New Musik

  • New Musik
  • From A to B (UK GTO) 1980 
  • Straight Lines EP (Epic) 1980 
  • Anywhere (UK GTO) 1981 
  • Sanctuary (Epic) 1981 
  • Warp (UK Epic) 1982 

New Musik’s Tony Mansfield (writer, producer, vocalist, keyboardist, guitarist) has never been overly enamored of trendy trappings of music or image, which is why his band, never fashionable, had only minor UK hits. (As a freelance producer, however, Mansfield has had no such trouble.) Nonetheless, in attempting to recast and/or rediscover pop-rock through modern technology, New Musik helped launch the style as a commercial force in America, where its debut single, “Straight Lines” — predating Gary Numan’s US hit with “Cars” — nearly crossed over from the dance clubs to the mass market as an import. (The 10-inch EP also includes its follow-up and both B-sides.)

New Musik’s full but spacious sound is immediately appealing: vocals, acoustic guitars, synths and other keyboards ply melodious ditties impeccably deployed and ingeniously enhanced at the mixing console. What’s most telling about this new musik is that it’s sensuous but not sensual, energetic but not violent, calling up a sort of bittersweet, melancholic feeling, but never redolent of the gloom-doom syndrome. Which makes the band either a breath of fresh air or an overly polite and sterile waste of time.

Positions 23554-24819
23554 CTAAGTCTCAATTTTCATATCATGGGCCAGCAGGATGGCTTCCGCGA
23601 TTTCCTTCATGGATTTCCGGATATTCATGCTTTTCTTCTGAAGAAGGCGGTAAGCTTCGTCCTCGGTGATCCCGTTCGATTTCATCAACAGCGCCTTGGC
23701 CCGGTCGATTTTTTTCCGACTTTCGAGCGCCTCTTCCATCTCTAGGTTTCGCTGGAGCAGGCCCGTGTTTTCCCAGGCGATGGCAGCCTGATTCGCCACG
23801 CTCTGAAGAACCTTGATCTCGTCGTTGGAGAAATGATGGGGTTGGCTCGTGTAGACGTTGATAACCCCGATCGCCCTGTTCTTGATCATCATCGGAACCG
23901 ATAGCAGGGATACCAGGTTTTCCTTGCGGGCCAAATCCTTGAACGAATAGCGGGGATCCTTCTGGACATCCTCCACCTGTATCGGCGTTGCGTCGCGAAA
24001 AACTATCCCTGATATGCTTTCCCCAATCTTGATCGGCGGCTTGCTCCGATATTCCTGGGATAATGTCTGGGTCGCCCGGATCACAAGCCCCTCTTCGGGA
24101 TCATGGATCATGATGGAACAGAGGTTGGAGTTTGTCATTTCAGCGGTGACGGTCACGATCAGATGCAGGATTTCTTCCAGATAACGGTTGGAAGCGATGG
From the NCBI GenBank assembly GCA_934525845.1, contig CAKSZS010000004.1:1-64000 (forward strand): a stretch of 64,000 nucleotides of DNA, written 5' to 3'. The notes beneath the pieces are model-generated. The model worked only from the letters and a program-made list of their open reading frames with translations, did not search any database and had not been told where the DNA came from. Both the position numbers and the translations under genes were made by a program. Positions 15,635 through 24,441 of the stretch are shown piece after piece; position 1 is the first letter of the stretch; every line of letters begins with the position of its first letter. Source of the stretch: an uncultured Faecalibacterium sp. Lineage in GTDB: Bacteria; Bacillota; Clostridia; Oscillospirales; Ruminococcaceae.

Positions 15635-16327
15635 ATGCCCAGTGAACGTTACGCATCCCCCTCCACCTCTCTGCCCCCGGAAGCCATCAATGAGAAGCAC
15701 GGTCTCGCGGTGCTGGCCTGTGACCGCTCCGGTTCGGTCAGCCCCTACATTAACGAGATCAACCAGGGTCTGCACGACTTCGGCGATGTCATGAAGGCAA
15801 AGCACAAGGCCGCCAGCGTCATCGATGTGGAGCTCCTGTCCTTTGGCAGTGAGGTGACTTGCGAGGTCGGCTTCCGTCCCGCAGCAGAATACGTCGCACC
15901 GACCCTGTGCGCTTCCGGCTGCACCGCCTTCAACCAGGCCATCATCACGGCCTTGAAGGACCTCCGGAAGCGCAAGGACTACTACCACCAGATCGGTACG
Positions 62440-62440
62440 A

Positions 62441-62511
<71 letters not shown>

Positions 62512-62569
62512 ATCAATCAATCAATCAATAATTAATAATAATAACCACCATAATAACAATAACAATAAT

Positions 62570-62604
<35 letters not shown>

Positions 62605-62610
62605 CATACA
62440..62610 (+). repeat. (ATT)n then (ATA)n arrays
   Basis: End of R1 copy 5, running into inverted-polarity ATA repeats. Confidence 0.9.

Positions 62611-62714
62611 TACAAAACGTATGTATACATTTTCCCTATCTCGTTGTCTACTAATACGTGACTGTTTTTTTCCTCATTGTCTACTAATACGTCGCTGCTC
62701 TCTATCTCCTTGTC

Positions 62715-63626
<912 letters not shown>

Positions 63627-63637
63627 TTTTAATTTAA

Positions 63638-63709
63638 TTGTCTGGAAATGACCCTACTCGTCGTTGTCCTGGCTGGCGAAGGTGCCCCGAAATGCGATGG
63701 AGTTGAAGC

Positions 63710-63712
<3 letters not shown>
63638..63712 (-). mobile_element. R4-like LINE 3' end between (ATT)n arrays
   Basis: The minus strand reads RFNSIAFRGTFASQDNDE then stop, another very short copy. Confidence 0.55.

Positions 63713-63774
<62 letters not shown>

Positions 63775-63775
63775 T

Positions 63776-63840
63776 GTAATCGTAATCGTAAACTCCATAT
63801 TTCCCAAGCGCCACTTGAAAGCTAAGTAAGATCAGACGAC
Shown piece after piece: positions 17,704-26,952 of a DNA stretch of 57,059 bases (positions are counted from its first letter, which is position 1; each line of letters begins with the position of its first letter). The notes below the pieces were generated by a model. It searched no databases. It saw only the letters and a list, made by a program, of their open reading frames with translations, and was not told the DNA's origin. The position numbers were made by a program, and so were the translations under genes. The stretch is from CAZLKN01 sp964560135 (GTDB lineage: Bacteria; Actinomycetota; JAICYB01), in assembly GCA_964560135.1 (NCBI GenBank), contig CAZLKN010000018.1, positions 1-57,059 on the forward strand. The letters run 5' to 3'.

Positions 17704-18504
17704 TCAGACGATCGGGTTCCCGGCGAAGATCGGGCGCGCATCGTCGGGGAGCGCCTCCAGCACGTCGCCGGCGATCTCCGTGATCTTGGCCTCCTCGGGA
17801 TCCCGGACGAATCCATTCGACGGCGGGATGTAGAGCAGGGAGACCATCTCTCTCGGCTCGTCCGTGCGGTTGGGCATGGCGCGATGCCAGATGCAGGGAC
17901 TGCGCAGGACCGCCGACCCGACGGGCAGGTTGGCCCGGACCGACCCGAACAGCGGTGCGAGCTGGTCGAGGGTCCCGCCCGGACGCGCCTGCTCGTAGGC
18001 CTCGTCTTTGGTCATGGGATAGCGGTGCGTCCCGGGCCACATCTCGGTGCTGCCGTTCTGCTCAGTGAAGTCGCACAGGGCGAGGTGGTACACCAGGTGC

Yet, surprisingly enough, the lyrics are almost all about loneliness, alienation and humanity’s inability to cope with the modern world — but worded simply, and exclusively in terms of ideals (safety, identity, luxury), abstractions (lines, numbers, motion) and/or metaphors (often to do with the ocean and travel). Though hardly immortal poesy, when put in context by the music, core phrases can be most evocative.

From A to B contains three strong singles (one, “This World of Water,” is brilliant) unmatched by those on Anywhere, but otherwise there’s little difference in quality or style between the two. Sanctuary takes the best of both, making it a near-apotheosis of ear candy. Warp, however, sounds transitional: band involvement in the studio had apparently increased, adding a new rhythmic component with no effective niche. More acute (and pessimistic) lyrics are accompanied by a paucity of new melodic ideas.

Mansfield’s subsequent life as a pop producer yielded hits for Naked Eyes, the B-52’s, Captain Sensible and others.

[Jim Green]